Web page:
United States v. Muskegon, County of
Citation: 32 ELR 20827
No. No. 00-1170, 298 F.3d 569/(6th Cir., 07/23/2002)
The court holds that two consent decrees that addressed, among other things, the amount of pollutants to be discharged into a sewage treatment system were fair and reasonable and did not breach or unconstitutionally impair a county's preexisting contractual obligations to a company that used the system. The company helped finance the construction and subsequent upgrading of the sewage treatment system and was a beneficiary of a service agreement declaring that the intent and purpose of the system was to provide the maximum possible service to each contractee. When the county attempted to adopt an ordinance that limited the amount of pollutants allowed to be discharged into the system, the company and other users of the system sued the county, arguing that the ordinance violated their service agreements. The state court found for the company and the county was enjoined from enforcing the ordinance. While an appeal of the state court judgment was pending, the U.S. Environmental Protection Agency (EPA) brought suit against the county and state based on the county's failure to have a proper industrial pretreatment program in place. The county claimed that the failure was due in part to the service agreements. The county, therefore, terminated all service agreements with companies and municipalities in the county. The county and municipalities then negotiated a new service agreement that incorporated an ordinance similar to the one previously enjoined by the state court. A consent decree between the county and municipalities that incorporated the new agreement, including the new ordinance, was entered in district court. EPA also entered into a consent decree with the state and county that incorporated the new ordinance. The company then appealed the district court's entry of the decrees.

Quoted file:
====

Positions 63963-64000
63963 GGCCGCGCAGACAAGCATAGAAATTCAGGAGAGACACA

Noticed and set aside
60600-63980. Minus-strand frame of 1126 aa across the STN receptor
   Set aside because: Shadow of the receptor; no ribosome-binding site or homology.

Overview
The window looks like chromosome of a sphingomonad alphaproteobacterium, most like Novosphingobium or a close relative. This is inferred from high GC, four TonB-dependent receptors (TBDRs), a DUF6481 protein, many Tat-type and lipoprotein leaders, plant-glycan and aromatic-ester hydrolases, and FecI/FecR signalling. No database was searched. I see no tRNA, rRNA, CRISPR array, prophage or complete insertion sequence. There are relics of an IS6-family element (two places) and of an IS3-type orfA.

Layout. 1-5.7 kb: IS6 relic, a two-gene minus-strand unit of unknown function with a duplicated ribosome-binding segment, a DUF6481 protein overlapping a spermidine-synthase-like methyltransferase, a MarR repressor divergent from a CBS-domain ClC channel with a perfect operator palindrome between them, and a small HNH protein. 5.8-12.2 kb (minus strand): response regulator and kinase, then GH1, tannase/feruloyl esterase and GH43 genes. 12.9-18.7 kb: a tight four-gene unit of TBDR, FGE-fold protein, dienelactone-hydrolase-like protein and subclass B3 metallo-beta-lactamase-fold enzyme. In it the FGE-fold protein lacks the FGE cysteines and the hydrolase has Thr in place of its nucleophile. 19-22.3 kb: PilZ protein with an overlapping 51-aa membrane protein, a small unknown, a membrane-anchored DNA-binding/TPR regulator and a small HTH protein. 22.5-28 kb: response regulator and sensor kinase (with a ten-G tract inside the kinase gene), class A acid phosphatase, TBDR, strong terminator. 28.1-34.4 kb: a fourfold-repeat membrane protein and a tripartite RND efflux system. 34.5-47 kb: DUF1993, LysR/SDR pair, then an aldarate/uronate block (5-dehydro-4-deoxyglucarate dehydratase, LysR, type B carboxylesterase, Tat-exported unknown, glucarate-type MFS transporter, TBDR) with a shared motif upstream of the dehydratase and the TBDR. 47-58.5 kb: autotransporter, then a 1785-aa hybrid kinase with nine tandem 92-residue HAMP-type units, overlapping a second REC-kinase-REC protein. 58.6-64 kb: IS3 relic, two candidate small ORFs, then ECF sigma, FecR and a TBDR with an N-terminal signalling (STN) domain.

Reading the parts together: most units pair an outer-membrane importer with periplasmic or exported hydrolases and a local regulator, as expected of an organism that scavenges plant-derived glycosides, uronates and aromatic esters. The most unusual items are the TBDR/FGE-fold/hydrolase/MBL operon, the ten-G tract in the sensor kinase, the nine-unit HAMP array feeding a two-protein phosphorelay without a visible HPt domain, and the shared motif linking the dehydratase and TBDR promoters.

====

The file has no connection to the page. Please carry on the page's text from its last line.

The court first holds that although the company did not consent to the decrees, the district court did not abuse its discretion in finding the decrees fair and reasonable. The court next holds that the district court properly found that the termination of service agreements did not breach or unconstitutionally impair preexisting contractual obligations of the county to the company. Although some provisions in the ordinance are in conflict with provisions of the original service agreement, the impairment of the service agreement was not substantial. Additionally, the original service agreement with the company was lawfully terminated, and the company failed to show that enforcement of the ordinance resulted in curtailment of the company's discharges of industrial pollutants into the system prior to the effective date of the termination.
The full text of this decision is available from ELR (11 pp., ELR Order No. L-553).
Counsel for Appellee
Joan M. Pepin
Environment and Natural Resources Division
U.S. Department of Justice, Washington DC 20530
Counsel for Appellant
Paul T. Sorenson
Warner, Norcross & Judd
111 Lyon St. NW, Grand Rapids MI 49503
[OPINION OMITTED BY PUBLISHER IN ORIGINAL SOURCE]